Guyon: Splendent Earth

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(HOST) Summer is a good time to visit your local museum or gallery, so
commentator and art writer Annie Guyon is here with another of her
occasional dispatches on Vermont’s visual arts.

(GUYON) Picture
this: A long, narrow subterranean room with 8-foot high, 4-inch wide
strips of vivid color delicately floating vertically in mid-air, their
ends lightly brushing a sandy floor and light glinting off furled edges.
Limpet shells, smooth stones, fossils, beach rope and a rich palette of
seaside hues glimmer everywhere – bronze, teal, amber, shimmering
silvers and swaths of gold.

Surrounded by aquatic textures and
tones, and the kelp-like forms suspended seemingly weightlessly as if in
water, I felt as if I’d walked into a giant aquarium – or the ocean
In fact, I was in an exhibit space at the Bennington
Museum, where the luminous work of textile artist Michèle Ratté is
currently on display until August 7th, in a show entitled ‘Splendent

And that gold I mentioned? It’s the real deal.

who grew up in Brattleboro before becoming a fabric designer for
Madison Avenue retailers, is the co-inventor of an innovative
photographic printmaking process in which gold and other precious metals
are affixed to cloth.

For the pieces in this exhibit, she
printed patterns of everything from lace to geometric shapes onto
hand-woven Japanese silk, sewed it into imaginative forms and
incorporated various natural objects.

In this sculptural
context, the silk can seem at once earthbound and ethereal, fragile and
indestructible, modern and antique. Whether scrunched into showy
Victoriana blooms around a tiny shell, pressed flat and adorned with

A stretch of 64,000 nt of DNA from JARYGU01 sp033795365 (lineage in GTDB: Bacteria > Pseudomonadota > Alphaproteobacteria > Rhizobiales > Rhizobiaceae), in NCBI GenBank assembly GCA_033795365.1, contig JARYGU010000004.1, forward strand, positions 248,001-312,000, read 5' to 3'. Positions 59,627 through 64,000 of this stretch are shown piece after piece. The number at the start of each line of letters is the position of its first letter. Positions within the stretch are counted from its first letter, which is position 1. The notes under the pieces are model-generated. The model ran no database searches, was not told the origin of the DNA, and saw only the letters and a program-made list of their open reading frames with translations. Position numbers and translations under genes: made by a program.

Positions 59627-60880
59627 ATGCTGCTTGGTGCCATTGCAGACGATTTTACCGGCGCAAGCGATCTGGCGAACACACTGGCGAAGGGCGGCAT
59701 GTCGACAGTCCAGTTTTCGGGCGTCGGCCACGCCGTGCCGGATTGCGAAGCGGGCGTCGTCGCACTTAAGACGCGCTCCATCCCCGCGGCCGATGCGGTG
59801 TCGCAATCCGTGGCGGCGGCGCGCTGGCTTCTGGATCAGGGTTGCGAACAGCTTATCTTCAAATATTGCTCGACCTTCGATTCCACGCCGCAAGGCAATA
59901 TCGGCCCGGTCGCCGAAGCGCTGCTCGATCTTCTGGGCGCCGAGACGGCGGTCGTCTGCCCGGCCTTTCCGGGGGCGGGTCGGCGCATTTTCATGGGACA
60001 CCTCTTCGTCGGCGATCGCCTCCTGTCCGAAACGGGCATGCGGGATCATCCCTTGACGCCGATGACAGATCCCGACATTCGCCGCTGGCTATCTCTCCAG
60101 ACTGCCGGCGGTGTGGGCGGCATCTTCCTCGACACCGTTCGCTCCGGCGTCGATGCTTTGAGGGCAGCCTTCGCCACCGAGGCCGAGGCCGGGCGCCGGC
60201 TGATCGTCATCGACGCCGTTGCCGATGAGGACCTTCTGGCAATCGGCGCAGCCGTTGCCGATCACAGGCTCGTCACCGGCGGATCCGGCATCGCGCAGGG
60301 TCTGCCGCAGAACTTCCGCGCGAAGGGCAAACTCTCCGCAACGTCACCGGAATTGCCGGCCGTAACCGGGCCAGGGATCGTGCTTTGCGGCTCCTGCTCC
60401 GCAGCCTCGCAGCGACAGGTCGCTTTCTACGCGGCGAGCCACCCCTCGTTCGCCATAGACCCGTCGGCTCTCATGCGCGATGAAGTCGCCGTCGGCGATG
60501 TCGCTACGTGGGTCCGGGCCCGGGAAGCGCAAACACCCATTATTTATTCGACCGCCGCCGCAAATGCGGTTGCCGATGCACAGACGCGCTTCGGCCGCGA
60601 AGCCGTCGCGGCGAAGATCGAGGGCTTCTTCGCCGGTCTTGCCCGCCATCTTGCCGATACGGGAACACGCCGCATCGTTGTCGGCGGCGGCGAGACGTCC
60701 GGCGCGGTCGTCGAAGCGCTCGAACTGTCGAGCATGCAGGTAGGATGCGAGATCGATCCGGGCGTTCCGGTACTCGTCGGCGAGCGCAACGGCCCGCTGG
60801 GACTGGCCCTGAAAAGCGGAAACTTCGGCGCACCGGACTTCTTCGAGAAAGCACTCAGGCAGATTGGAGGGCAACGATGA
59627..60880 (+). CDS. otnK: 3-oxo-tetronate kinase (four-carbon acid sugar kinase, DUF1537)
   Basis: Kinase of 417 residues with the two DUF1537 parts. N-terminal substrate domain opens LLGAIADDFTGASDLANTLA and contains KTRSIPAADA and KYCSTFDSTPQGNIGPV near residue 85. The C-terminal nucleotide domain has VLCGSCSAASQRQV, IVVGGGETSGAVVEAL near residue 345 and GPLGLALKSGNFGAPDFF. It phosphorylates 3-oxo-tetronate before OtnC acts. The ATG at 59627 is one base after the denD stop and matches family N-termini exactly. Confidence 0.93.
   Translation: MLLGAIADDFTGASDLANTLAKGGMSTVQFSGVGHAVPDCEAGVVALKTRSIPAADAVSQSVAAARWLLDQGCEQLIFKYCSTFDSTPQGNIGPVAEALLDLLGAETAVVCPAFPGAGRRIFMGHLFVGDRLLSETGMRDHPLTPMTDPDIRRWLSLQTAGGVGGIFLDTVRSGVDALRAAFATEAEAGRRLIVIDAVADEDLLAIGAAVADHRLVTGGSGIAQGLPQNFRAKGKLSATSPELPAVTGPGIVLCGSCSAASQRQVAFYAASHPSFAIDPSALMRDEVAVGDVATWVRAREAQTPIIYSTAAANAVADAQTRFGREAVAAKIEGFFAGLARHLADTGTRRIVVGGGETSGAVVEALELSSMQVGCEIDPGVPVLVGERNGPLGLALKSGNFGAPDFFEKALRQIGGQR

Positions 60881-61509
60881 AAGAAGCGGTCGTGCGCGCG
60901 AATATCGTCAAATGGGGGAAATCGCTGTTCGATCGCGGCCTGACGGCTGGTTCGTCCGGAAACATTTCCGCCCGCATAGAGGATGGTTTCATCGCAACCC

coin-size metallic spirals or hung like giant ribbons from unseen
fishing line, Ratté’s innovations are crafted with an archeologist’s
investigative eye and a jeweler’s intuitive hand.

Some pieces also incorporate her singular method of encasing stones in silk, precisely conforming it to fit like a glove.

a piece called "Return", grey stones are wrapped tightly in gold and
orange silk as if painted but they’ve been carefully sewn into perfectly
fitted packages. Perched along spindly strands of glass and metal
beads, and adorned by clusters of tiny Cambodian bells made from spent
bomb casings, the result is a stunning alchemy of past and present,
organic evolution and human manipulation, fragility and mass.

"Lithoptera", stones wrapped in blue, green and gold silk are set in a
shaggy nest of metallic fishing line, like an other-worldly sea anemone.

The tallest piece in the show, "Apotrope", is a snakelike totem
of deep 23-carat gold that’s been embedded with palm-sized stones
arranged as a slim, geologic ladder, like a tendril of silk leading the
eye upward, like smoke does, and our instinct to look up when below the
surface of water.

This pairing of thin, lightweight silk with
dense, heavy rock infuses all of Ratté’s work with a compelling tactile
rhythm and grace.

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